Salvo 05.02.2024 8 minutes

Christian Nationalism and Israel

Orthodox jewish prayers at western wall jerusalem

Nations have historically looked to usurp Israel’s place in the Divine plan.

The Jews formed the first nation-state, that is, the first polity defined by common language and religion. The pagan empires were agglomerations of subject peoples; the only empire of antiquity that survives in recognizable form is China, with its 200 dialects and countless ethnicities. Not until Polybius in the second century BCE did it occur to any Greek thinker of note to unite all the Greeks into a single polity, more than 800 years after David established his kingdom in Jerusalem.

Biblical Israel, the “paragon and exemplar of a nation” in the words of Franz Rosenzweig, was the political model that St. Isidore of Seville taught the Visigoths and St. Gregory of Tours taught the Merovingians in seventh century Spain and France, respectively. By accepting the universality of the Church as a higher authority, the petty barbarian chieftains who had inherited the depopulated, devastated Roman Empire were promised the same divine mandate that was bestowed upon the dynasty of David.

From the Church’s efforts to create Europe out of the ruins of the Roman Empire, there emerged a model of dual citizenship: the Christian was both a citizen of a state defined by ethnicity as well as a member of a universal Church that knew neither Greek nor Jew. Repeatedly, the balance between these two dimensions of European citizenship collapsed as each European country in turn arrogated the concept of divine election to its own ethnicity. That is what makes the national aspirations of the Jewish people a matter of existential importance for Christians. By acknowledging that only one nation, namely Israel, is elected in the flesh, Christians exclude the pretensions of other nations to election in the flesh.

In his 2018 book Conservatism: A Rediscovery, Yoram Hazony wrote: “The first premise of a conservative political theory is that men are born into families, tribes, and nations to which they are bound by ties of mutual loyalty.” But there is a mortal leap between families and tribes on one hand and nations on the other, the latter of which requires a central government that in some way represents the interests of diverse and sometimes warring families and tribes.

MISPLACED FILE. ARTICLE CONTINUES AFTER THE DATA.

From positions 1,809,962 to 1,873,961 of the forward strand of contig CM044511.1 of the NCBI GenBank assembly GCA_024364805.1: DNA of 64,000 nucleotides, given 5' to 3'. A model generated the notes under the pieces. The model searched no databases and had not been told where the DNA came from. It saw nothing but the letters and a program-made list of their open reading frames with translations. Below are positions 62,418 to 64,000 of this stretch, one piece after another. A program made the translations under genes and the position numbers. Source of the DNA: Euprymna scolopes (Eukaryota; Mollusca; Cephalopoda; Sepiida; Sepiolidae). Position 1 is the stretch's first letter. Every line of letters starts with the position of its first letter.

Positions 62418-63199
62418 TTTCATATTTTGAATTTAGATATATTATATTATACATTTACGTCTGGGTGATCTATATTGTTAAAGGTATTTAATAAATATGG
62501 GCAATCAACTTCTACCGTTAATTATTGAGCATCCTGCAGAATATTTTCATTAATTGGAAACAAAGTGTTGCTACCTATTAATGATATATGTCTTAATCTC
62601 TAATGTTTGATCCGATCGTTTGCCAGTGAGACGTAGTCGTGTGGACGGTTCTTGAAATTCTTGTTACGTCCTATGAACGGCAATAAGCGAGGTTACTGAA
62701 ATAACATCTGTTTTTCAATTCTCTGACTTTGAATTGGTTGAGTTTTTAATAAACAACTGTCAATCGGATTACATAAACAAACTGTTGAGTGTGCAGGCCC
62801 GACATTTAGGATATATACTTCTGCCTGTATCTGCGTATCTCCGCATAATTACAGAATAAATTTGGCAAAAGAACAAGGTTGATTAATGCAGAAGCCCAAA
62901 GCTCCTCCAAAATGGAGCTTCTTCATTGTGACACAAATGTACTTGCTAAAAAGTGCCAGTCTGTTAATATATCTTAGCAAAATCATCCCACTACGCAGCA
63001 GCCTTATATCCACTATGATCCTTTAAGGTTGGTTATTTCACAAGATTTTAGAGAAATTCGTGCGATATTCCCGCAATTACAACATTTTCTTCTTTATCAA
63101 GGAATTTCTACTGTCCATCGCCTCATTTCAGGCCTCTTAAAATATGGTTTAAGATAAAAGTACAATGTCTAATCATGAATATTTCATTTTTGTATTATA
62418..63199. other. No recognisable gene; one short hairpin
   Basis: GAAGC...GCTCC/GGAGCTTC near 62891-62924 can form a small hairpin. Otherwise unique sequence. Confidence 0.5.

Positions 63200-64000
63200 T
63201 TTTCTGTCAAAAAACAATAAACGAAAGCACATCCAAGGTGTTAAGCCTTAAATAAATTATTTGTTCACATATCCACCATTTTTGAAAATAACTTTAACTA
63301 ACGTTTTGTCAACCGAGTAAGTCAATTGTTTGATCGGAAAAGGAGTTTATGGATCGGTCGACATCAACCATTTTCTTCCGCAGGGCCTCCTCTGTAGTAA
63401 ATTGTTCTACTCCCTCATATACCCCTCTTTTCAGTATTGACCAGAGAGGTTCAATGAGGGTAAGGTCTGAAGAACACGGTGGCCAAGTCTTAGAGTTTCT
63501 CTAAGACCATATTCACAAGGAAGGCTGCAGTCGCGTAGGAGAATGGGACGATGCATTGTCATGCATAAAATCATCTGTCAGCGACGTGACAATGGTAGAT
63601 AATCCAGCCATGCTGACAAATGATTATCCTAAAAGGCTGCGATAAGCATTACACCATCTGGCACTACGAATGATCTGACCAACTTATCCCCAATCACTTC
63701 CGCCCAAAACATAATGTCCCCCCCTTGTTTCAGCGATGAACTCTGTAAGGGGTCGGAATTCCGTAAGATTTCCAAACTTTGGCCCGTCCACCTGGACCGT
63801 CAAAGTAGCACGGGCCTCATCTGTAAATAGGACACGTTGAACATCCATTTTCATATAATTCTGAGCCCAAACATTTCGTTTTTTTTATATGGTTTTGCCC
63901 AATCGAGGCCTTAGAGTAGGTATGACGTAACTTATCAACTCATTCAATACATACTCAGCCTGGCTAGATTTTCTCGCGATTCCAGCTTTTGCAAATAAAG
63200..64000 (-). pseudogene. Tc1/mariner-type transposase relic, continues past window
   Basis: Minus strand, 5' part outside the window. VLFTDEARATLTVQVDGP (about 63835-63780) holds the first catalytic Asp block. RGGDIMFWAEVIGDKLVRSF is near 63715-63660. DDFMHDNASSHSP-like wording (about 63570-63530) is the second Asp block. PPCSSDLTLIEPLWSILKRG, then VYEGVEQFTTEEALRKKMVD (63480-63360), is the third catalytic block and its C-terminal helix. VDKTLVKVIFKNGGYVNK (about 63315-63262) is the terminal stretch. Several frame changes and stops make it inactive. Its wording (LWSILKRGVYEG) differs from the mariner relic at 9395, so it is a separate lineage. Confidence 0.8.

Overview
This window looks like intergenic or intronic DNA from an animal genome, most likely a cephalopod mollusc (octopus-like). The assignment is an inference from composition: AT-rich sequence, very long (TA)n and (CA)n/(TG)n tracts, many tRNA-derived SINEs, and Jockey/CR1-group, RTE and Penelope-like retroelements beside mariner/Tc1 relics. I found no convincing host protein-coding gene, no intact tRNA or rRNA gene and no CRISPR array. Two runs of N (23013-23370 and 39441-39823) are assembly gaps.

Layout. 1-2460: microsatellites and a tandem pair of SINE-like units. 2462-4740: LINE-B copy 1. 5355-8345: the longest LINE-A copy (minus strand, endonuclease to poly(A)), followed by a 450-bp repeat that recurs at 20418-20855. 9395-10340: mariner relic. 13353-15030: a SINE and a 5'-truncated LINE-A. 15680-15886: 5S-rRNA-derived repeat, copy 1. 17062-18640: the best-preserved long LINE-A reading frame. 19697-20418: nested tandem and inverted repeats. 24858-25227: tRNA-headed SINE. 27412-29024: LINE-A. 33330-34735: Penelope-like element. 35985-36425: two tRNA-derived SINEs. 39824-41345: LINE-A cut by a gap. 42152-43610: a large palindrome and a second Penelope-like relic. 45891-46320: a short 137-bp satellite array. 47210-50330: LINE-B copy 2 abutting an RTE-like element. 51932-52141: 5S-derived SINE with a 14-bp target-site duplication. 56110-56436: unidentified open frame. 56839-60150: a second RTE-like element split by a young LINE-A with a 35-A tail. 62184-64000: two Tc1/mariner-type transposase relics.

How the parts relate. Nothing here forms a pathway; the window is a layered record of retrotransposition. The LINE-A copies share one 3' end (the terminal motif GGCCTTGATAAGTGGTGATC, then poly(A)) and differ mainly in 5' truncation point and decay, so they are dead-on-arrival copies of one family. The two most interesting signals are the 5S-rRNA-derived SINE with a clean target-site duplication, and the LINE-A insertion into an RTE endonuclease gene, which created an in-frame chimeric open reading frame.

Very few of the world’s tribes have achieved nationhood. Except for the original Israel, the nation enters history as an adoptive child of the Church. There is no natural process of agglomeration of affinities that turns a family into a clan, a clan into a tribe, and a tribe into a nation. If the minimum precondition for a nation is a common language, it is noteworthy that nearly 150,000 languages have been spoken on Earth since the dawn of man. A tiny fraction of these became nations. Eight hundred thirty-nine languages presently are spoken in New Guinea, none of which will give rise to a nation.

Tribes are transient; nations are, or hope to be, enduring. A nation must embody a vision of continuity and establish institutions that support that vision. That is what the Church gave to the barbarian chieftains of the Dark Ages, in the form of language, administration, and a self-conception as a new incarnation of God’s Chosen People. The agency of this vision is the national state.

The Church’s creation of a new European civilization on the ruins of the Roman Empire, along with the nations that flowered there, was one of history’s great triumphs. But it also had a tragic flaw. St. Isidore and St. Geoffrey were the Bialystock and Bloom of the low Middle Ages: they sold 100 percent of the show to every one of their investors. Each of the European nations decided at some point it was a new Chosen People and God’s agency on Earth. The Thirty Years’ War—still the bloodiest conflict in modern history—was less a Protestant-Catholic religious war than a battle to the death between the France of Richelieu and Mazarin, who believed in the divine destiny of the French nation, and the Spain of Philip IV and the Count-Duke Olivares, who believed that Spain was God’s agent on Earth. Hitler’s “Master Race” was a Satanic parody of biblical election.

The original premise of European—that is, Christian—nationalism was that the nations of the world would coexist under a universal Christian empire, the explicit vision of Aquinas and Dante. Instead, they tore each other to pieces.

The Almost-Chosen Peoples